From Our Executive Director, Jacqueline Hicks (January 2017 Newsletter):
I say: Yes, and truly effective programs are using more than just empathy. Bullying behavior is increasingly problematic in our society, especially in our schools. Bullying behavior has been a part of most children’s experience since humanity began. I have been pondering memories of my own childhood, which include the hurt feelings I blamed on the harsh words or actions of others. I believed things like calling me names, teasing me, and making fun of me, were intended to exclude me and make me feel bad, which they did! Interestingly, I can’t remember my own acts of bullying, although I am certain that they occurred.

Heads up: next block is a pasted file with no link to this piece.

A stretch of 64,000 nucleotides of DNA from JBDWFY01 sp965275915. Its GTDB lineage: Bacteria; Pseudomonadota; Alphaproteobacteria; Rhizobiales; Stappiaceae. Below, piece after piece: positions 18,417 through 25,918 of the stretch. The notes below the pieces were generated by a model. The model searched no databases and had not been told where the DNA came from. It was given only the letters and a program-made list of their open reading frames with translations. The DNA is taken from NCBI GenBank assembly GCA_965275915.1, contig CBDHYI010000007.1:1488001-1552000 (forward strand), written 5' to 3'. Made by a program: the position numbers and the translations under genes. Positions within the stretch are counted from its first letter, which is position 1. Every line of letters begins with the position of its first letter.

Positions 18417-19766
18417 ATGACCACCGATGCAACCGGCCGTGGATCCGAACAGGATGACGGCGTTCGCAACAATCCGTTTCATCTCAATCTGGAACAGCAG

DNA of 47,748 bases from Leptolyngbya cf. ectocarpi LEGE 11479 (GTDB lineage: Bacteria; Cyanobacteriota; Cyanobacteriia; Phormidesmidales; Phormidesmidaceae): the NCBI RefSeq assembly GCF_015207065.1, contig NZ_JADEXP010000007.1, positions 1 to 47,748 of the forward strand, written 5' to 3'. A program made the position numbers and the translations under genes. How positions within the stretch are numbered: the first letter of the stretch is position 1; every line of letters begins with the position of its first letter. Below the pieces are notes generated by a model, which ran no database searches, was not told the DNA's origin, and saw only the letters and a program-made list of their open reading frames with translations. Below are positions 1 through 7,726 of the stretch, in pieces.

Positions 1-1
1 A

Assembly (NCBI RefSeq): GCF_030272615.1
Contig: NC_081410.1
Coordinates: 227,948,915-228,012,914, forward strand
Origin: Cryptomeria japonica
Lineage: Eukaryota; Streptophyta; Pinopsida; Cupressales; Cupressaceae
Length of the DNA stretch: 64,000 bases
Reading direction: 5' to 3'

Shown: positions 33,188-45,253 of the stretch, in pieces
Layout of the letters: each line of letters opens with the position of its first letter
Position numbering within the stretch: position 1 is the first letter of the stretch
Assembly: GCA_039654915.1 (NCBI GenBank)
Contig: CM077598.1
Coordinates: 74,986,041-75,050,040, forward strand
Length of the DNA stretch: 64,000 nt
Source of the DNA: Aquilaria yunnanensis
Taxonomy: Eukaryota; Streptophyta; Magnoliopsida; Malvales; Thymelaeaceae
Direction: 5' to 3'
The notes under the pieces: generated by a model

The power of empathy, as I see it, is being able to create a safe space for another person to fully explore and understand their own feelings and experiences. By remaining committed to the other person understanding him/herself, I may, but not necessarily, deeply understand their experience as well. In that commitment there is connection. If I find myself going to my own experiences or reacting with advice, sympathy, judgments, etc., that connection is broken and empathy is interrupted. Connection leads to compassion, and a relationship or link is formed between the two. For me to provide that kind of empathy, I also need congruence and unconditional positive regard. Congruence – the ability to responsibly, authentically and precisely identify my beliefs, thoughts, feelings and opinions – allows me the confidence that I know who I am and that I can always return to myself. I can therefore set aside my own ideas while listening to another. Unconditional positive regard is the ability to suspend judgments and truly appreciate, even treasure, the differences presented […]